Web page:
Wales  6 – 18  Australia
St. Helen's Rugby Ground, Swansea
Attendance: 11,112
Referee: John Percival New Zealand

Kangaroo wing prodigy Ian Schubert also scored a hat-trick tries.

25 October
England  27 – 12  New Zealand
Odsal Stadium, Bradford
Attendance: 5,507
Referee: Andre Lacaze France

English stand-off Ken Gill ran in three tries.

26 October
France  2 – 41  Australia
Stade Gilbert Brutus, Perpignan
Attendance: 10,440
Referee: Billy Thompson England
1 November
England  16 – 13  Australia
Central Park, Wigan
Attendance: 9,353
Referee: John Percival New Zealand
2 November
Wales  25 – 24  New Zealand
St. Helen's Rugby Ground, Swansea
Attendance: 2,645
Referee: Georges Jameau France

In this match Jim Mills, the Wales prop, was banned for the rest of the season after an altercation. The ban was eventually lifted on 2 January 1976.

6 November
Wales  23 – 2  France
The Willows, Salford
Attendance: 2,247
Referee: Fred Lindop England

Final standings

Team Played Won Drew Lost  For  Against Difference Points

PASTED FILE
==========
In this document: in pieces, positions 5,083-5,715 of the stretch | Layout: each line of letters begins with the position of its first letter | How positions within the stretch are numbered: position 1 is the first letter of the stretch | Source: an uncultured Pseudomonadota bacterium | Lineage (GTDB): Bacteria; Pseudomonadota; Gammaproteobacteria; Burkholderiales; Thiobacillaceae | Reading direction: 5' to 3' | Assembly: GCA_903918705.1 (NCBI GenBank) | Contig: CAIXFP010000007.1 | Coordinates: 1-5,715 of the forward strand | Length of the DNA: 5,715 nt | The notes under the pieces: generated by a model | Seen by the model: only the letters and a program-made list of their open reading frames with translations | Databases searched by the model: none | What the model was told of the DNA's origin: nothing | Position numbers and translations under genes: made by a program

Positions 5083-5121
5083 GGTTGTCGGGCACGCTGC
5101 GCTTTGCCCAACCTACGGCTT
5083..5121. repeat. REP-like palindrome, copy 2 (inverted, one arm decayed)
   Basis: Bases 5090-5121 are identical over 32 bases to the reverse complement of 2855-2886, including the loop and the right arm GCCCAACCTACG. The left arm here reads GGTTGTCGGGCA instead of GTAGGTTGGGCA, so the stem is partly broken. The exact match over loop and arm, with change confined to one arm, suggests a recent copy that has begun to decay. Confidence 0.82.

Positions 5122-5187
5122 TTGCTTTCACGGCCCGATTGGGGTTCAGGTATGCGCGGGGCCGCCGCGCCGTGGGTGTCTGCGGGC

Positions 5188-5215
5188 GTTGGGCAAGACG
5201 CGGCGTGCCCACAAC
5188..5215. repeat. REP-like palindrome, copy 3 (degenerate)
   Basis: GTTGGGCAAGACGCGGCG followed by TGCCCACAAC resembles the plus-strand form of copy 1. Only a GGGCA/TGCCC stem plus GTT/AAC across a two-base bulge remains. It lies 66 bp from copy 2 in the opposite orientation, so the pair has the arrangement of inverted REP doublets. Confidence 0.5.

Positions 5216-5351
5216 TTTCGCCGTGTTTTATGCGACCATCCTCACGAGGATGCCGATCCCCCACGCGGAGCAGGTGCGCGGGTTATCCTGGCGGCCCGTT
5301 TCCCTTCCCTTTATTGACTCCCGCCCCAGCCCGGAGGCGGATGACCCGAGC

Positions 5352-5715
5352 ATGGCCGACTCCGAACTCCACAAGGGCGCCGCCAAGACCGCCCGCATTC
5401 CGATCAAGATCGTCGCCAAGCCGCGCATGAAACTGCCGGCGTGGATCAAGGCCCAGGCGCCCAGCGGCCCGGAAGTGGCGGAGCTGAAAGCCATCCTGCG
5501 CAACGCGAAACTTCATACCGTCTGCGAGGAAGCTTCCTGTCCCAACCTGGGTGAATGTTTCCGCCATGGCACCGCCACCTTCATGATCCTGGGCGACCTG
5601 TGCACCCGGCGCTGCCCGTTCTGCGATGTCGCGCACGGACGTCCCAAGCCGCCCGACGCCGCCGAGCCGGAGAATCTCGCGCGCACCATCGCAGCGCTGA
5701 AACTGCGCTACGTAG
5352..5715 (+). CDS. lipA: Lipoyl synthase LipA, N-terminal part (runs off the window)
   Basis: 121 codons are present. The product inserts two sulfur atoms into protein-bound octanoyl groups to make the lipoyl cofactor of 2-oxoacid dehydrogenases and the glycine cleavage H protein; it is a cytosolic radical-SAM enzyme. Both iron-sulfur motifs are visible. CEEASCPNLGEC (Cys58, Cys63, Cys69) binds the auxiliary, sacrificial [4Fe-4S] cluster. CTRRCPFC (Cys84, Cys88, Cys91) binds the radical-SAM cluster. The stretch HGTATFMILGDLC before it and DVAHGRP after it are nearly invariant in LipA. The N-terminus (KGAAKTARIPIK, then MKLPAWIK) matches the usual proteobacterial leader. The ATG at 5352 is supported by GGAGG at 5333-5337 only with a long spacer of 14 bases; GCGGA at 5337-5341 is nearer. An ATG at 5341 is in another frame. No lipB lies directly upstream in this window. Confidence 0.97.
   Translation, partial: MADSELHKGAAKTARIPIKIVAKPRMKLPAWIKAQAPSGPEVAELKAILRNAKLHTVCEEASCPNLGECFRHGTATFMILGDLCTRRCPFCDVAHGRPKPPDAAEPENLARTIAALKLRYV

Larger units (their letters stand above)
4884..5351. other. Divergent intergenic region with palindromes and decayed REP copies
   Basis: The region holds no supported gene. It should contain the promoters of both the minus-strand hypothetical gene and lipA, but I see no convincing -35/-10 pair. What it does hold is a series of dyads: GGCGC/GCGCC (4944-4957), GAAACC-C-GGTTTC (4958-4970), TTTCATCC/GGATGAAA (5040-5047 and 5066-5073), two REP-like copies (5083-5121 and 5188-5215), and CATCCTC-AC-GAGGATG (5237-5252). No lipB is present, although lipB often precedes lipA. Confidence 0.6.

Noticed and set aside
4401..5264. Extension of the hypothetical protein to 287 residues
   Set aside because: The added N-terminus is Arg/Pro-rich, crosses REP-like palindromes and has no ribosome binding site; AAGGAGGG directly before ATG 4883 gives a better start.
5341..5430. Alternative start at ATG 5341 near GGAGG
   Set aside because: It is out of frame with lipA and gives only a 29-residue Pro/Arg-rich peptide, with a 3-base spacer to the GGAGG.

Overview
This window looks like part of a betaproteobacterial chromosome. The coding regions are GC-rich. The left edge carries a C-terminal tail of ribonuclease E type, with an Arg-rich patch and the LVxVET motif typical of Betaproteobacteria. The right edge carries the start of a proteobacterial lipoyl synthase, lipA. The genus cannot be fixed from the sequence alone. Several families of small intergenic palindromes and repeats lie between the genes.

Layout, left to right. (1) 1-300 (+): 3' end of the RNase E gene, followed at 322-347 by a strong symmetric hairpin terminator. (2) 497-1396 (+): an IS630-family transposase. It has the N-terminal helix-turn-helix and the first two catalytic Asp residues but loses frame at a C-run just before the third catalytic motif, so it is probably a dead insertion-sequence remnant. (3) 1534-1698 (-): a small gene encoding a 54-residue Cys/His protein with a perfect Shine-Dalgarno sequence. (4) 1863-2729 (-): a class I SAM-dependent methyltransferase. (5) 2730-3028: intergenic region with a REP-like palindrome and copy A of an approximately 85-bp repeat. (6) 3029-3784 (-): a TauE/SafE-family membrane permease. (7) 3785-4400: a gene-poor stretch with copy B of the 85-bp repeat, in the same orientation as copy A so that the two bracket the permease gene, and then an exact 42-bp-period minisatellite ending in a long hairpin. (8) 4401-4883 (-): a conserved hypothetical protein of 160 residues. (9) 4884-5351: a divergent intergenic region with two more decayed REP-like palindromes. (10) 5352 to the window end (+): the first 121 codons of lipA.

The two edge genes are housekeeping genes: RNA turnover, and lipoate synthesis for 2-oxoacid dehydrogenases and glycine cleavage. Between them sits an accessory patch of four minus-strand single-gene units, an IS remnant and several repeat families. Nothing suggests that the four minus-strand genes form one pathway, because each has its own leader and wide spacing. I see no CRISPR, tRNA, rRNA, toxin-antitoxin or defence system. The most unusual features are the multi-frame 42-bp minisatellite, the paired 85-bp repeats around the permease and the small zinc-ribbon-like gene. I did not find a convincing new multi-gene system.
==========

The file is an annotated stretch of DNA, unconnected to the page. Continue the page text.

Australia 8 6 1 1 198 69 +129 13
 England 8 5 2 1 167 84 +83 12
 Wales 8 3 0 5 110 130 −20 6
 New Zealand 8 2 2 4 121 149 −28 6
 France 8 1 1 6 40 204 −164 3

Final challenge match

As Australia had not beaten England to win the cup, a final challenge was hastily arranged. The Kangaroos showed they were worthy World Champions with a comprehensive 25–0 win at Headingley in front of a disappointing crowd of 7,680 which was over 11,000 less than had attended the 1970 World Cup Final between Great Britain and Australia at the same venue.

12 November
England  0 – 25  Australia
Headingley, Leeds
Attendance: 7,680
Referee: Fred Lindop England

References

  1. ^ Clarkson, Alan (10 June 1974). "Fulton battles injury". The Sydney Morning Herald. Australia. Retrieved 11 February 2010. [dead link]
  2. ^ Paddy McAteer (22 December 2010) "Whole World in their Hands" Archived 5 October 2012 at the Wayback Machine. North West Evening Mail
  3. ^ "World Cup 1975" at 188-rugby-league.co.uk Archived 7 August 2009 at the Wayback Machine.

External links

  • 1975 World Cup at rlhalloffame.org.uk
  • 1975 World Cup at rlwc2008.com
  • 1975 World Cup at rugbyleagueproject.com
  • 1975 World Cup data at hunterlink.net.au